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The insanely-hyped Essential Phone is a Sprint exclusive, sort of

Published Jun 12th, 2017 9:34AM EDT
essential phone

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After months of (unwarranted) teasing, the high-end Android flagship from Andy Rubin’s Essential Products startup — called simply Essential Phone — finally made its long-awaited debut not too long ago. We still don’t know a concrete release date for the device, but today we found out where you’ll actually have to go to buy one, and it’s a bit of a surprise: Sprint.

Spring made the announcement just a moment ago, boasting that it is the “exclusive US carrier for Essential Phone.” With the amount of hype the phone has generated among Android diehards and gadget geeks in general, it’s a pretty big win for Sprint, but the reveal doesn’t really tell the whole story.

The Essential Phone can and will work with any of the major carriers thanks to its wealth of built-in radios which will support all the major names. Essential will be selling the phone unlocked, so it’s not actually shackled to Sprint’s service at all. That being said, Sprint is going all-in with its promotion of the device and doing its best to make it sound like there’s really no other option but to switch to its network.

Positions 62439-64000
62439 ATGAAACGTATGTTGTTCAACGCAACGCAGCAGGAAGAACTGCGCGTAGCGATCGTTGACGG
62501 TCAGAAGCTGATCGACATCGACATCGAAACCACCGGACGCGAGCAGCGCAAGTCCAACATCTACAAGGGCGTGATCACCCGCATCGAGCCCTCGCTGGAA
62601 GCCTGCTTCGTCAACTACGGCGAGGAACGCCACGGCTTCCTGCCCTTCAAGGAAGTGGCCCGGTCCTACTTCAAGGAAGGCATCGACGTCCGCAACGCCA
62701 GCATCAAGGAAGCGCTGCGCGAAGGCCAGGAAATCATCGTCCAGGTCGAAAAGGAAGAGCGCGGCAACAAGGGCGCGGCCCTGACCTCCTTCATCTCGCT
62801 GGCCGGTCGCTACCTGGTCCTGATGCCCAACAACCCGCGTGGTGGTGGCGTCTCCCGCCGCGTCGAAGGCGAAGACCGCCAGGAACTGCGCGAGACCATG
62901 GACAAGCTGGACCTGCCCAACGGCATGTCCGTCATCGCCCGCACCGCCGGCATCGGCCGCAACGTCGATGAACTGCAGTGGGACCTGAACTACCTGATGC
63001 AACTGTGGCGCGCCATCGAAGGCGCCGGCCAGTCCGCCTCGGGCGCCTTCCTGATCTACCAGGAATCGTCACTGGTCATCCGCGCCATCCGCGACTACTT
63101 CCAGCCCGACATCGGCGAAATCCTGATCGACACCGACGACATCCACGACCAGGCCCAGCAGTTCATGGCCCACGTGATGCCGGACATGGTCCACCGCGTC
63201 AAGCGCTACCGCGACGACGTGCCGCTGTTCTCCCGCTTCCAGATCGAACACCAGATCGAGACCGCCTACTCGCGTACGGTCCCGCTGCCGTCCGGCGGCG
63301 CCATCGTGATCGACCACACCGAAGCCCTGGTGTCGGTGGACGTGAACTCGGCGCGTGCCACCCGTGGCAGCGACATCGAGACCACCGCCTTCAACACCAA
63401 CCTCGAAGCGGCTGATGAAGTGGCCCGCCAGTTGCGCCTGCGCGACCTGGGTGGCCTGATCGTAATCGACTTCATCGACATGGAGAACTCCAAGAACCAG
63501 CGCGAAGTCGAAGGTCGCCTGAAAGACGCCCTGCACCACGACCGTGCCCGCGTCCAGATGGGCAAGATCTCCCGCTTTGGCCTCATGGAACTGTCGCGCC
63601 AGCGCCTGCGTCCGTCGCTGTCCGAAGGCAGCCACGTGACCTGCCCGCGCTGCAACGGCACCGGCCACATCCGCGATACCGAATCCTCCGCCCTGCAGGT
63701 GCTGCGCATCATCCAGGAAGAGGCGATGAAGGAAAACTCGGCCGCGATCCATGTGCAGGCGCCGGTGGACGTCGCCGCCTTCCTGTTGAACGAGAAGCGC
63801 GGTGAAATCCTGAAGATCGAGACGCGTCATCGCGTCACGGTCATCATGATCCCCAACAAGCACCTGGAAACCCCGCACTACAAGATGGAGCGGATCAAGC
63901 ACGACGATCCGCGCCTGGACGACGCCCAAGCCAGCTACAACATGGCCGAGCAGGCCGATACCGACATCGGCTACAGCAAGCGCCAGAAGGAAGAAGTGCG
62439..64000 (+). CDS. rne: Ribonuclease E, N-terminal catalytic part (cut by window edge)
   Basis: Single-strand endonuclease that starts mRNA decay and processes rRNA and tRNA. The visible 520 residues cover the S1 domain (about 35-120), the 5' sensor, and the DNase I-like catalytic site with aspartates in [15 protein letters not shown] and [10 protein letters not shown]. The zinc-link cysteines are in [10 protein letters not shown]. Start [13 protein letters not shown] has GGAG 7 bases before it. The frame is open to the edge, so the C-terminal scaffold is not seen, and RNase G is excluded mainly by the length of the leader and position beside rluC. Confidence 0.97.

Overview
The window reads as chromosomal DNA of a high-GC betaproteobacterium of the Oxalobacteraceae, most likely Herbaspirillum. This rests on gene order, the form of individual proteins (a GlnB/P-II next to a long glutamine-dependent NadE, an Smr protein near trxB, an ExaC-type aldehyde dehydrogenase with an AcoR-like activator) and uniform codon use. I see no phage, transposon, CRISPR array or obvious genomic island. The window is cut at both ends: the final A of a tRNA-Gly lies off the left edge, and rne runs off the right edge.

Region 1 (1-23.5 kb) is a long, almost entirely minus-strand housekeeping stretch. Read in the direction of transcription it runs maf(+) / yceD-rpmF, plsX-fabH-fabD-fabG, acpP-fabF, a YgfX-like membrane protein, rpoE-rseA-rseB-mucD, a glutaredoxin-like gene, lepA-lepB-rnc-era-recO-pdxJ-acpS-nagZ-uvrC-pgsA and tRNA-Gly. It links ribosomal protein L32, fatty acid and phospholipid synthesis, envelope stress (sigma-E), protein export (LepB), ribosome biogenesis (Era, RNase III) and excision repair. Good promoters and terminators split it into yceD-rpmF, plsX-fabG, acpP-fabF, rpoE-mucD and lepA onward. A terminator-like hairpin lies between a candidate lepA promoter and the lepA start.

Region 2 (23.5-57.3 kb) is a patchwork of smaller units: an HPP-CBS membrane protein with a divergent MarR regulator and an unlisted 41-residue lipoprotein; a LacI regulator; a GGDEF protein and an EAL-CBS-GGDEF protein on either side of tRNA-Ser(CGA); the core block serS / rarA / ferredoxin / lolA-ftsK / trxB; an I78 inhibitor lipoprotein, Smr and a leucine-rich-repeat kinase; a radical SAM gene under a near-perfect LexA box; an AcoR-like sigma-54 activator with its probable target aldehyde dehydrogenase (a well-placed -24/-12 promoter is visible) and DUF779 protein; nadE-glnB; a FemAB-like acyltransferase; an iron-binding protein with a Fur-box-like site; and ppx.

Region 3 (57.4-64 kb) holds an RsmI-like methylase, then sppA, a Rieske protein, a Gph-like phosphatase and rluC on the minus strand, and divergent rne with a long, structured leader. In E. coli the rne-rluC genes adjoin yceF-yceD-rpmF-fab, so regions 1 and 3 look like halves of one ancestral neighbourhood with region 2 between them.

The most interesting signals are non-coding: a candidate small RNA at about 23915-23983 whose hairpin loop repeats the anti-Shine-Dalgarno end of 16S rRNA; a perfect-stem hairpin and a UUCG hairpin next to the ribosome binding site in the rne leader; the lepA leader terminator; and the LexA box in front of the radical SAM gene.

“Sprint is uniquely positioned as the best network for Essential Phone with its vast spectrum holdings giving users the network capacity they need to stream 360 video,” Sprint’s statement reads. “With an average of 204MHz of spectrum and more than 160MHz of 2.5GHz spectrum in the top 100 U.S. markets, Sprint has more spectrum than any other carrier across the nation, allowing Sprint to keep adding the capacity and speed needed to serve customers’ increasing demand for unlimited data.”

It is, of course, pure marketing bunk, but it’s a pretty solid spin on a not-so-exclusive “exclusive.” The Essential Phone is packed with high-end features and an equally high-end price, and has gotten plenty of both positive and negative reactions in equal measure. It’ll retail for $699, but Sprint notes that it will have details regarding its own pricing structure for the device “closer to launch.”

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